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Woodstock's Turner NWH Boys Basketball Player of Year

Published: Saturday, March 16, 2013 12:08 a.m. CDT • Updated: Saturday, March 16, 2013 12:31 a.m. CDT
(Monica Maschak – mmaschak@shawmedia.com)
Jordan Turner, a 6-foot-3 senior guard, finished his career No. 2 in Woodstock history with 1,447 points. He averaged 17.9 points a game this season and set the Blue Streaks' record for career steals as Woodstock finished 19-11 and won its first regional title since 2000.

Woodstock boys basketball coach Alex Baker recalled a conversation with his assistants during the fall before the Blue Streaks started practice.

The subject was Jordan Turner, Woodstock’s 6-foot-3 senior guard and leading scorer from the previous season, who again would be the player who stirred the Streaks.

“I told them I didn’t think I’ve ever had a player who had as good a sophomore year and junior year as Jordan had, and then improved so much his senior year,” Baker said. “A lot of guys have success and take their foot off the gas a little bit.”

Not Turner. He kept the pedal to the metal. Turner was more driven than ever, working on every aspect of his game and finding another level for his final high school season.

Turner hit shots like he had before, but he also looked to set up others. He gobbled up steals on defense at 2.7 a game. And Woodstock, for the first time since 2001, had a winning season.

For Turner’s performance and leadership, he is the Northwest Herald Boys Basketball Player of the Year, selected by the sports staff with input from area coaches. Crystal Lake Central’s Corban Murphy and Hampshire’s Tyler Crater also received strong consideration for the honor.

Turner, Murphy and Crater are joined on the All-Area first team by Dundee-Crown’s Brandon Rodriguez and Huntley’s Bryce Only.

The second team is comprised of Huntley’s Amanze Egekeze, who missed half the season while recovering from knee surgery, Hampshire’s Shane Hernandez, D-C’s

Dylan Kissack, Crystal Lake South’s Austin Rogers and Central’s Jake Vanscoyoc.

“Last year, I had a great pull-up shot, but I didn’t have as many assists and steals,” Turner said. “I wanted to work on creating for others and just all-around dribbling and shooting.”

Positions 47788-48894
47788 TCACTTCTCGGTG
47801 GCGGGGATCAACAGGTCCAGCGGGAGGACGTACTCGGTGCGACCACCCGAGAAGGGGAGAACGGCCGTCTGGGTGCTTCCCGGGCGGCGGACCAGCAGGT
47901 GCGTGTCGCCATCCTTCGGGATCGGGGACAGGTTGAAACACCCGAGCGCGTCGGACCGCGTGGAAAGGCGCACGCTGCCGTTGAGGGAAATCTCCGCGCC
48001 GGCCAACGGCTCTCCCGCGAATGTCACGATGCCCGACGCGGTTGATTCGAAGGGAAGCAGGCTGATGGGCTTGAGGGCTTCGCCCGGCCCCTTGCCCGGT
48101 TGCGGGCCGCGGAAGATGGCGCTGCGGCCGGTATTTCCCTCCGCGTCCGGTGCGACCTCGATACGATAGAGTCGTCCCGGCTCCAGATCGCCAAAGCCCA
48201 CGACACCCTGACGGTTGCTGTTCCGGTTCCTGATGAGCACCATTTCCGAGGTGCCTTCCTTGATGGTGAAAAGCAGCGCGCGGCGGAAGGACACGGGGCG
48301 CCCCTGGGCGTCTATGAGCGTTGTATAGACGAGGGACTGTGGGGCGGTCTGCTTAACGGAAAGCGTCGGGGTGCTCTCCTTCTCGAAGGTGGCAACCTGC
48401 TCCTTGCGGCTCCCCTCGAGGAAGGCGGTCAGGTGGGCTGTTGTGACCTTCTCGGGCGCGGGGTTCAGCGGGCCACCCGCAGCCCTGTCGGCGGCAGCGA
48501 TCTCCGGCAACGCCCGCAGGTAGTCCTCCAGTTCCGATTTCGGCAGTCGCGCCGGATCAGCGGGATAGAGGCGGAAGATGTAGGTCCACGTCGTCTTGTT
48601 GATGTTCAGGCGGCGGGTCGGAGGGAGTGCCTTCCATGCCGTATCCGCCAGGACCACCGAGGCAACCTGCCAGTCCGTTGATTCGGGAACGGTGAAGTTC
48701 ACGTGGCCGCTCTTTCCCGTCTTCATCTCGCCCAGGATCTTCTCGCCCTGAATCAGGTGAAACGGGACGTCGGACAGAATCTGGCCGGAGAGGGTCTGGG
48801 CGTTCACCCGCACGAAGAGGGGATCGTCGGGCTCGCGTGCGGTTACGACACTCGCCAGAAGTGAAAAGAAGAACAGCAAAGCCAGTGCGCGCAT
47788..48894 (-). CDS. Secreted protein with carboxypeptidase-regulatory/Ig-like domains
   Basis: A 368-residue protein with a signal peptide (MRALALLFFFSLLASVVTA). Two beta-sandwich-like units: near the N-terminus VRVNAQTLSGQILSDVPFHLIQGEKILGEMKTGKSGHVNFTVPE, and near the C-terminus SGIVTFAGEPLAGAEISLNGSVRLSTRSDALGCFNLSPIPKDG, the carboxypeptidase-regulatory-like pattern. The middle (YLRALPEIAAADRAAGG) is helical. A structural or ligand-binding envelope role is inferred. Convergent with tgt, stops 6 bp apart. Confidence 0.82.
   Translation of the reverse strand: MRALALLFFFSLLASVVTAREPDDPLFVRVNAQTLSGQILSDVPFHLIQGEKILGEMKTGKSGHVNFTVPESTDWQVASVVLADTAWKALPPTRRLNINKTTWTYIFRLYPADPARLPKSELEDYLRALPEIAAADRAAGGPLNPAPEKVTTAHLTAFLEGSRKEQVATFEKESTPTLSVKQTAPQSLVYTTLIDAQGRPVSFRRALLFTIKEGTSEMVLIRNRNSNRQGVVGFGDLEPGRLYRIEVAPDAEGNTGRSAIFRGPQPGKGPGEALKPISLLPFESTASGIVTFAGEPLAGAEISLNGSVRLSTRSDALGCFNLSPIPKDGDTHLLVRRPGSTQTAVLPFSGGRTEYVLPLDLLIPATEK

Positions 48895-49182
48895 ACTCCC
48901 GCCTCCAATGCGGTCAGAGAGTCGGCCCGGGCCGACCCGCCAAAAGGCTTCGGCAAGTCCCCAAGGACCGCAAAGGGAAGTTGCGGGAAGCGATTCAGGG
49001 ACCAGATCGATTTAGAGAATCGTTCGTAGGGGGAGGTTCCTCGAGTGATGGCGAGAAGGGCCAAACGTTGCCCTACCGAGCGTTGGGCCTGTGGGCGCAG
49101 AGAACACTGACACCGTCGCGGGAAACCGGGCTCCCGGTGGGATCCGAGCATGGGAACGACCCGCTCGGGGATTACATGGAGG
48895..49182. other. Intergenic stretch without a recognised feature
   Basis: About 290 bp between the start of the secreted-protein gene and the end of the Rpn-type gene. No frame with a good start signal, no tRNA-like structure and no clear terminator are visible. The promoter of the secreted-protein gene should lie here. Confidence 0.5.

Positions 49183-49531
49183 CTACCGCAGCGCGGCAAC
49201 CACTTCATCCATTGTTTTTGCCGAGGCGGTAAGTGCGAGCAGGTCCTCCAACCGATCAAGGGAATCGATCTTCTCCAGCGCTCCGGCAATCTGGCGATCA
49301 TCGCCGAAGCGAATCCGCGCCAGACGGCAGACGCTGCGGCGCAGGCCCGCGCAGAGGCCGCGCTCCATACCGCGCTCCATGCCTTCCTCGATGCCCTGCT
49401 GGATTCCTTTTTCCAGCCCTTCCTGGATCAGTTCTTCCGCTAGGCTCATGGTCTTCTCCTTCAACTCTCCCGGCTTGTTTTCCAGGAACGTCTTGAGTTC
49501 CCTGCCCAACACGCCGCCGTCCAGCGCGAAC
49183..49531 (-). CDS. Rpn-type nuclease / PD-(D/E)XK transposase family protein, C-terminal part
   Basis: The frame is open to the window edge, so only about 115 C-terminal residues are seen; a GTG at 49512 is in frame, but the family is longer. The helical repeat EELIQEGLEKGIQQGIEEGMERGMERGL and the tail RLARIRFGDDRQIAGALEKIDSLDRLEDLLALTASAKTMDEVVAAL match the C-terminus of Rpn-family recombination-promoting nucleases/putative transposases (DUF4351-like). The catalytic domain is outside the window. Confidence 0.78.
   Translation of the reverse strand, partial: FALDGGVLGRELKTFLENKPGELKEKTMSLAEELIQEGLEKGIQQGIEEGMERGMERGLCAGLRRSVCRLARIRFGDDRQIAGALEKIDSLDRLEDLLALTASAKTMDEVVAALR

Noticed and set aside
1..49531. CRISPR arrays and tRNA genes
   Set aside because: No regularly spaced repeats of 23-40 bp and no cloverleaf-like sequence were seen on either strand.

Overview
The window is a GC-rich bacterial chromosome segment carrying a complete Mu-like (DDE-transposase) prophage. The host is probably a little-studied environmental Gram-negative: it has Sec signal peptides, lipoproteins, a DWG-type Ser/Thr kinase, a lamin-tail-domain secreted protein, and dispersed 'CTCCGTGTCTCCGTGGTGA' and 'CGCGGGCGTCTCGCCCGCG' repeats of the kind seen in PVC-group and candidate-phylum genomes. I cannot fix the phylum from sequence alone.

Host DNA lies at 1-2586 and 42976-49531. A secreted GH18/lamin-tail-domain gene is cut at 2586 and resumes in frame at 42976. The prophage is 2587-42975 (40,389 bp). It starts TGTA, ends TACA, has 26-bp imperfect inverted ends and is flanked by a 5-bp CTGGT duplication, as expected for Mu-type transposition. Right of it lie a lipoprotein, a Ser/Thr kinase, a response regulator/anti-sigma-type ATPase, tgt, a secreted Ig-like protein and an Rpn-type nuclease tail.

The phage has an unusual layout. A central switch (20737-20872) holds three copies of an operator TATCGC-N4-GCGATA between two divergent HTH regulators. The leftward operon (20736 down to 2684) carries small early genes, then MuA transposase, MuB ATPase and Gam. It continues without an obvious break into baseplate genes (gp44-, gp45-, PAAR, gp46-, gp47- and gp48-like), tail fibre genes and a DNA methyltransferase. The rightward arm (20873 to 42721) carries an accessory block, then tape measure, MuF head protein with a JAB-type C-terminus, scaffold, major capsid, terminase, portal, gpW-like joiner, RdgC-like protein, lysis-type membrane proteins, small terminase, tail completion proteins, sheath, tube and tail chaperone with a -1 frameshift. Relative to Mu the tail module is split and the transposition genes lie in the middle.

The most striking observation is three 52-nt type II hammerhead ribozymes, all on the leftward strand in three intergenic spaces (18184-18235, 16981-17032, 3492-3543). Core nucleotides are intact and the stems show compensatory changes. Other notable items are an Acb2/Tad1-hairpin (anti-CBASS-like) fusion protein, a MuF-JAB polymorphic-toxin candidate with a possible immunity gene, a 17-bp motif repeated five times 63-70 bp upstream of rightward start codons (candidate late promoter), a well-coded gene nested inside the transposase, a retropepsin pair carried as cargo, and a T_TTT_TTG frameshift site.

Turner scored 17.9 points a game, second to Crater in the area, and helped the Streaks (19-11) improve by 14 victories from last season. They also won the Class 3A Woodstock North Regional, their first such title since 2000.

“I’m most proud of us finally getting the [not winning a] regional off our back,” Turner said. “That was definitely a big one for Woodstock basketball. It was a big win when we went to Crystal Lake Central’s house and beat them when they were 13-1. That was a very good high point of our season.”

Turner held the ball the final 20 seconds of that game and pulled up and drained a 16-footer for a 54-53 win. The Streaks did not keep pace with Central and Hampshire, which shared the Fox Valley Conference Fox Division title, but they still were the area’s most improved team.

“It was fun to see [Turner] progress since the sixth grade,” Streaks senior guard Andy Buhrow said. “He improved his passing definitely. He trusted everybody else more and his shot decisions were a lot better than in the past. I love playing with him. I wouldn’t trade him for anybody else.”

Turner, a Class 3A All-State honorable mention selection by The Associated Press, had NCAA Division III coaches at almost every game. He has narrowed his list to Augustana, Illinois Wesleyan and North Central.

Baker was thrilled to see how Turner added to his all-around game. Turner’s 80 steals are a Woodstock school record and his 177 career steals eclipsed Marty Dello’s school record.

“A lot of stuff [Turner] does gets overlooked for his scoring numbers,” Baker said. “What he did from a leadership standpoint, getting other guys to buy in, was as important as what he did himself. It meant a lot for his performance and for ours as a team.”

Turner, a four-year varsity player, finished No. 2 on the Streaks’ career scoring list (1,447) behind Dan Hill (1,791).

“When I came up as a freshman, I was sixth man,” Turner said. “Then, I really started to contribute as a sophomore. I realized I had the potential to do some really great things and put in a lot of work. We had an enormous season from where we were [5-23] to a 14-win turnaround. Especially for Woodstock that hasn’t had a winning team in a while. I’m pretty overwhelmed that I was lucky enough to play a part in it.”

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